PHP – Best Practices and Coding Guidelines

PHP – Best Practices and Coding Guidelines

PHP is being used by 81.7% of internet, in websites that have known server side programming. Again, 98.7% of these PHP websites use the 5th version of the language. This shows that PHP 5.0 is arguable the top coding language today and the best examples lie in the form of,,,,, and more.

For someone looking into a career in PHP, the future seems bright. However, it is also important to understand you are able to maintain the high code quality, PHP’s naming conventions, visual styles, and other technical settings allows developers to come up with homogeneous codes that both easy to read and maintain. The experience and personality of the coder also comes into play when differentiating a code that is “okay” and a code that is “awesome”.


Naming conventions have always been undervalued by software developers. While no one denies that having a nice name makes things easy, many opt for cryptic abbreviations, juts to save some typing. It is generally advisable to have English names for class names, comments, method names, database tables field names and variable names. It is common consensus that English is always easier to remember than special characters.

Vendor namespaces

Vendor namespaces are the base for namespaces and package keys. This provides two advantages. Firstly, there isn’t an extra requirement for a central package key registry and secondly, it allows the coder to easily integrate third party packages like Zend framework components, Symfony2 components or for that matter, any PHP 5.3+ based library.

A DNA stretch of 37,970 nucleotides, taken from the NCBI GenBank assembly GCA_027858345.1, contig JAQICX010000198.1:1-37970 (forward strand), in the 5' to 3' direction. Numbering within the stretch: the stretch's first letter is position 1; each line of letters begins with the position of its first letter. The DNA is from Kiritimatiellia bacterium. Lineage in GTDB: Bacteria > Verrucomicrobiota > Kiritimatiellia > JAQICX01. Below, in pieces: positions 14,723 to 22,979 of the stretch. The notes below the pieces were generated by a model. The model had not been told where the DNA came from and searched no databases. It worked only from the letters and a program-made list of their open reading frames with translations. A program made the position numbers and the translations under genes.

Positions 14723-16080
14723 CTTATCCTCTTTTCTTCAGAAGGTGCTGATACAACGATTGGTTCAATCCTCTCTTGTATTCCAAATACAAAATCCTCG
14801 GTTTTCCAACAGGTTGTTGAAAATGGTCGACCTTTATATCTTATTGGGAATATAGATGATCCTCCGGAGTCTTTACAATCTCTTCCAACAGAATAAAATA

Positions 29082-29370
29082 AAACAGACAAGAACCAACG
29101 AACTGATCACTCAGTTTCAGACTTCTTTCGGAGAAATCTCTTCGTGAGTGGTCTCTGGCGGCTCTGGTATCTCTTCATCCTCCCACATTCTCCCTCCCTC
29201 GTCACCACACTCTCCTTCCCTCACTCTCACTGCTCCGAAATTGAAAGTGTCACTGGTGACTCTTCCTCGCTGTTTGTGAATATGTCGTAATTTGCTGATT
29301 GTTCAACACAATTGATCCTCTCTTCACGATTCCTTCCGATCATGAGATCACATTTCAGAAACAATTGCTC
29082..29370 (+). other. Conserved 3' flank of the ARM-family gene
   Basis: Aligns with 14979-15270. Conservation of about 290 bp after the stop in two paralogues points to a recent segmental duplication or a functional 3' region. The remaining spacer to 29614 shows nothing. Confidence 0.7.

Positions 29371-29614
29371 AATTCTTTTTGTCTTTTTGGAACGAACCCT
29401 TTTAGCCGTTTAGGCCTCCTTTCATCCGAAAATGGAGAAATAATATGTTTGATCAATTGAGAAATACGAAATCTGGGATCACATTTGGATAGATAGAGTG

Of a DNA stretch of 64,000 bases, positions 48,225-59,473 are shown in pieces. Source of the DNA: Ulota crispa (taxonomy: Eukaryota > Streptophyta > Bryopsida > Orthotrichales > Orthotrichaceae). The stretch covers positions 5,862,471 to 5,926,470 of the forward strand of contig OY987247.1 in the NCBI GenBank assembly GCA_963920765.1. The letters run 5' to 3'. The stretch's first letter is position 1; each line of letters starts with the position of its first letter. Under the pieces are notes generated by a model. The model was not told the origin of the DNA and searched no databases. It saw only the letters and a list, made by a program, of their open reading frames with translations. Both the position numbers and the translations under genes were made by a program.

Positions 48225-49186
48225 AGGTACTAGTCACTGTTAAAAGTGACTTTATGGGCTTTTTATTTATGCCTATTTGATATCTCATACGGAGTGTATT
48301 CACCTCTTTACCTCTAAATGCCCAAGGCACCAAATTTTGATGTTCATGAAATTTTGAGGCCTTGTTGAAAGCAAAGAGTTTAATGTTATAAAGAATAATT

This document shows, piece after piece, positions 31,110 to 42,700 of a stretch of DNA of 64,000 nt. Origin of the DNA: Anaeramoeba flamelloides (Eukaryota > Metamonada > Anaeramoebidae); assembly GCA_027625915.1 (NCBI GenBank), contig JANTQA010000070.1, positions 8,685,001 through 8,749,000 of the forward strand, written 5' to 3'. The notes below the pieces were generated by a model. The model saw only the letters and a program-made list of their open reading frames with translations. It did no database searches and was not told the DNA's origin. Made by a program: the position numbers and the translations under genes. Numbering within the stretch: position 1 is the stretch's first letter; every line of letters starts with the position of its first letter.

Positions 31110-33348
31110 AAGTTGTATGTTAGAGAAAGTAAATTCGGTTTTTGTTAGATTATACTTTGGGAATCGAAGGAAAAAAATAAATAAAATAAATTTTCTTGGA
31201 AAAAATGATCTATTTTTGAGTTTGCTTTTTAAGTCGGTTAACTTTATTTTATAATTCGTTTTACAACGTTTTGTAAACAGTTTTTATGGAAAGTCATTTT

PHP – Best Practices and Coding Guidelines

Turn on Error Reporting

Error Reporting can be a highly useful function and enabled all throughout the development phase. Among the commonly used feature here would be E_ALL, spotting all critical errors with warnings. It is mandatory that we turn on this feature before putting our code to production.

Using the DRY Approach

DRY or ‘Do not Repeat Yourself’ ensures that there is no redundant code in our scripts. Codes that violate DRY are referred to as WET solutions and are common to programmers who enjoy unnecessary typing!

WET code:

$mysql  = mysql_connect ( ‘localhost’,  ‘mysqladmin_uid’, ‘mysqladmin_pwd’ );

mysql_select_db( ‘DB_NAME’ ) or die( “Sorry !! No database selected!”);


DRY version:

$db_host = ' localhost ';
$db_user = ' mysqladmin_uid ';
$db_password = ' mysqladmin_pwd ';
$db_database = ' DB_NAME ';
$mysql = mysql_connect($db_host, $db_user, $db_password);


Indentation / use of white space

Not just in PHP, but whatever language you may be working upon, it is necessary that the coding is properly indented and there is sufficient amount of white space wherever necessary. This helps in maintenance and enhancing the readability.

Don’t trust the user, ever!

If the application you are working on requires user inputs, make sure that it is designed to handle all kinds of possible inputs. Initializing your variables with some initial value can also be a tool against hackers, though it might not seem relevant to the business flow.

Lastly, use Cache whenever required and never resort to copying extra variables. These should keep your script sane and your application efficient.

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